HomeLatest ThreadsGreatest ThreadsForums & GroupsMy SubscriptionsMy Posts
DU Home » Latest Threads » Forums & Groups » Main » General Discussion (Forum) » The difference between br...

Thu Nov 7, 2019, 10:58 PM

The difference between bribery and extortion:



"the most important difference is between a threat to do harm in extortion and an offer to do good in bribery."


https://criminal.laws.com/bribery/bribery-versus-extortion

7 replies, 477 views

Reply to this thread

Back to top Alert abuse

Always highlight: 10 newest replies | Replies posted after I mark a forum
Replies to this discussion thread
Arrow 7 replies Author Time Post
Reply The difference between bribery and extortion: (Original post)
dixiegrrrrl Nov 7 OP
pat_k Nov 7 #1
dixiegrrrrl Nov 10 #5
pat_k Thursday #7
moondust Nov 8 #2
flying_wahini Nov 8 #3
dixiegrrrrl Nov 10 #6
Hermit-The-Prog Nov 8 #4

Response to dixiegrrrrl (Original post)

Thu Nov 7, 2019, 11:49 PM

1. A "lay" definition of extortion

I got curious and poked around. Apparently there is a bit of a legal debate about the difference between bribary and extortion, particularly as it applies to public officials. Specific statutes have somewhat different definitions.

As I poked around, I came across the following "lay" definition of "coercive extortion by a public official" in the THE THEORY, HISTORY, AND PRACTICE OF THE BRIBERY-EXTORTION DISTINCTION

Certainly seems to fit.

B. The Ordinary-Language Distinction Between
Bribery and Coercive Extortion
1. Refining the Lay Definitions

<snip>

In my view, coercive extortion by a public official is the seeking
or receiving of a corrupt benefit paid under an implicit or explicit
threat to give the payor worse than fair treatment or to make the
payor worse off than he is now or worse than he expects to be. The
payee is guilty of extortion; the payor is the victim of extortion.


In this case, the "corrupt benefit" to the payee (Trump) is mounting an investigation to smear a political rival. The threat is withholding aid expected under bill passed by Congress ("make the payor worse off than he is now or worse than he expects to be" )

Reply to this post

Back to top Alert abuse Link here Permalink


Response to pat_k (Reply #1)

Sun Nov 10, 2019, 01:07 PM

5. The word bribery is floating around now


which is important because Article 2 explicitly addresses it:

The President, Vice President and all civil Officers of the United States, shall be removed from Office on Impeachment for, and Conviction of, Treason, Bribery, or other high Crimes and Misdemeanors.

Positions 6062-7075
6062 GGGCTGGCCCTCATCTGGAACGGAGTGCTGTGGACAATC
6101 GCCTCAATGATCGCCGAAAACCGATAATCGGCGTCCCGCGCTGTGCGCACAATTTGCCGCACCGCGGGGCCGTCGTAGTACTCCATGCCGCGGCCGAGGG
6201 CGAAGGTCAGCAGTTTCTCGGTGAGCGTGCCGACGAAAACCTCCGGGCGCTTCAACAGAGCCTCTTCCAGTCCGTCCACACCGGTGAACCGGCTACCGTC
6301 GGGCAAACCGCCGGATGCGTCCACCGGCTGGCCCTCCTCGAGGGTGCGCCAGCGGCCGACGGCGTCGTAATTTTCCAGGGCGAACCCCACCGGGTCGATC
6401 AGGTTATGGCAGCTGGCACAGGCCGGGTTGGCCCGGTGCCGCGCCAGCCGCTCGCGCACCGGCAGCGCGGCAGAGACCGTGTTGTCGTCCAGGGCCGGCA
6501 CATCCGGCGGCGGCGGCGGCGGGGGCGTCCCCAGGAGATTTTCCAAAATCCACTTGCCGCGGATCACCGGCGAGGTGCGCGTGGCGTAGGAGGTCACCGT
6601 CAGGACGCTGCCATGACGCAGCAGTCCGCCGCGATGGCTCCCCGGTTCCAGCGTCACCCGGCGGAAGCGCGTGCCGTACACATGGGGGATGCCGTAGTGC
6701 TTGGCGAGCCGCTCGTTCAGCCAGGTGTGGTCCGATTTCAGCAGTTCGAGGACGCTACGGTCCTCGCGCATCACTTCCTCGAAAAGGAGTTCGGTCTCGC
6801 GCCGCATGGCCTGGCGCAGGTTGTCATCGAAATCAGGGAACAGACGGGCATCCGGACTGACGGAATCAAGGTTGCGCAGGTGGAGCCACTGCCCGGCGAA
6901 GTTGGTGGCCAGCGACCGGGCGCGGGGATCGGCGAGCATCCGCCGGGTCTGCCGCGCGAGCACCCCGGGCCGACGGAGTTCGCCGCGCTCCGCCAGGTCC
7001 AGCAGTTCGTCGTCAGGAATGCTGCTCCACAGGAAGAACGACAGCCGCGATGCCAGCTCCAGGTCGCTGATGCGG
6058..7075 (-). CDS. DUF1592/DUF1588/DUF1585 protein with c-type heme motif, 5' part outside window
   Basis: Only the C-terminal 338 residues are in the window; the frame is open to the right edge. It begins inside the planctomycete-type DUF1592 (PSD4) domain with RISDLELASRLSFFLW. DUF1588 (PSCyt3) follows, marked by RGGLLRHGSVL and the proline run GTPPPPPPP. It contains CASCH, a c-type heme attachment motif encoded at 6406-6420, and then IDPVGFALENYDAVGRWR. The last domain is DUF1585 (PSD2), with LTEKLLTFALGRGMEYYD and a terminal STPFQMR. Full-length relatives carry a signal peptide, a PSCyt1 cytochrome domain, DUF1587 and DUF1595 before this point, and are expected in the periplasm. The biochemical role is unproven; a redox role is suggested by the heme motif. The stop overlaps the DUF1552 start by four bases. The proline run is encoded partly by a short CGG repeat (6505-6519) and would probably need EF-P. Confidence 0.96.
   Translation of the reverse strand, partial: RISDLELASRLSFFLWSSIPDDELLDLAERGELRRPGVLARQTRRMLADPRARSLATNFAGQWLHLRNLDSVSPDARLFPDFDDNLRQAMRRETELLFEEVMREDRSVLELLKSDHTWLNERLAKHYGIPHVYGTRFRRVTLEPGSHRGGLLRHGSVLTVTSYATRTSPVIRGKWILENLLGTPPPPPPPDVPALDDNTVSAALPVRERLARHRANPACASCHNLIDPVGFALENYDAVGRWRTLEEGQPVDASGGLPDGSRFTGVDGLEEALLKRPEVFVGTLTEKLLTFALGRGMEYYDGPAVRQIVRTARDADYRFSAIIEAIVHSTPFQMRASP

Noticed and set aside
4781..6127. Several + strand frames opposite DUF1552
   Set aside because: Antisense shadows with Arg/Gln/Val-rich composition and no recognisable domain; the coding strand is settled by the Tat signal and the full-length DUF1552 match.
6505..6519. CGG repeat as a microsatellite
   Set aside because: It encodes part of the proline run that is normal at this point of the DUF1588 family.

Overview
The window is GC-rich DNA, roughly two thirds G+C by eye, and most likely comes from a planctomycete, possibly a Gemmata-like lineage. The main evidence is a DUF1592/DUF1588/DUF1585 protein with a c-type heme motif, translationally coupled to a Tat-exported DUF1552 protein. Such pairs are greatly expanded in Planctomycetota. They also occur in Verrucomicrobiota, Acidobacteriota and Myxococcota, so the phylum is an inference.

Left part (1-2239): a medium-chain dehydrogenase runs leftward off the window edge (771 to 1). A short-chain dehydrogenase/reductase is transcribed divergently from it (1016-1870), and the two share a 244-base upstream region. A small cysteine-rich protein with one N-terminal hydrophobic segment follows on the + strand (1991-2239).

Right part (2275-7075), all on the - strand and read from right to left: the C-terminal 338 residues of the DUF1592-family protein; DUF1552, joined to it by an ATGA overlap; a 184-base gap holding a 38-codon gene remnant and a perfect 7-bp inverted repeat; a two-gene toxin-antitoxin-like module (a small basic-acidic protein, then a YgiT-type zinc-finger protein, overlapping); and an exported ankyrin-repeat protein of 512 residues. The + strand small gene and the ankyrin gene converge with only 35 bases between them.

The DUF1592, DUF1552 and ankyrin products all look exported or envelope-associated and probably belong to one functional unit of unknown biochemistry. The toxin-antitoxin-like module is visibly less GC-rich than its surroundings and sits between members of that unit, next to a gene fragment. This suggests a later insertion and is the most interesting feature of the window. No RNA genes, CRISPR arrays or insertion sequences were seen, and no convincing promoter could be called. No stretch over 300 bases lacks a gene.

which sheds important light on the Ukraine deal now, 'cause Pence was involved, luckily, when trump sent him to personally lean on Zelensky.

Even more importantly, the definition of "civil officers of the united states" is:

all officers of the United States who hold their appointments under the national government, whether their duties are executive or judicial, in the highest or the lowest departments; of the government, with the exception of officers of the army and navy.

https://legal-dictionary.thefreedictionary.com/civil+officer

However, it is noted that
a senator of the United States, it was decided, was not a civil officer, within the meaning of this clause in the constitution.


However #2.....Federal Judges and Supreme court judges, who are appointed, do seem to be included.

Think on the possibilities of that...................

Reply to this post

Back to top Alert abuse Link here Permalink


Response to dixiegrrrrl (Reply #5)

Thu Nov 14, 2019, 11:13 AM

7. As the article I came across discusses...

Extortion and bribery aren't as clearly differentiated as some may think. (Link to article)

Use of bribery for this kind of "quid pro quo" isn't off base.

Reply to this post

Back to top Alert abuse Link here Permalink


Response to dixiegrrrrl (Original post)

Fri Nov 8, 2019, 12:25 AM

2. "do what I want or else...

...you don't get the aid you need to fight the war my boss is waging on you and many more of your people will die"

sounds like a threat to do harm = extortion

It's not an offer of, say, a new car in every garage.

Reply to this post

Back to top Alert abuse Link here Permalink


Response to dixiegrrrrl (Original post)

Fri Nov 8, 2019, 01:16 AM

3. So when they say, I'm gonna break your kneecaps if you don't do what I want (extortion)

Or I won’t break your knee caps if you do what I say . (Bribery) LOL!

Reply to this post

Back to top Alert abuse Link here Permalink


Response to flying_wahini (Reply #3)

Sun Nov 10, 2019, 02:18 PM

6. Actually, I won't break your knee caps if you do what I say


is extortion too.....it is an implied threat.

Bribery is a win/win concept....I offer you money to do something for me....we both get a reward,
so to speak.

Reply to this post

Back to top Alert abuse Link here Permalink


Response to dixiegrrrrl (Original post)

Fri Nov 8, 2019, 01:19 AM

4. add some complex evil to it ...

An arsonist keeps trying to burn down your house with your family in it.

Your neighbors give you a hose and turn on the water at their house.

A gangster kinks the hose and tells you he'll let the water through, if you do him a favor.

Reply to this post

Back to top Alert abuse Link here Permalink

Reply to this thread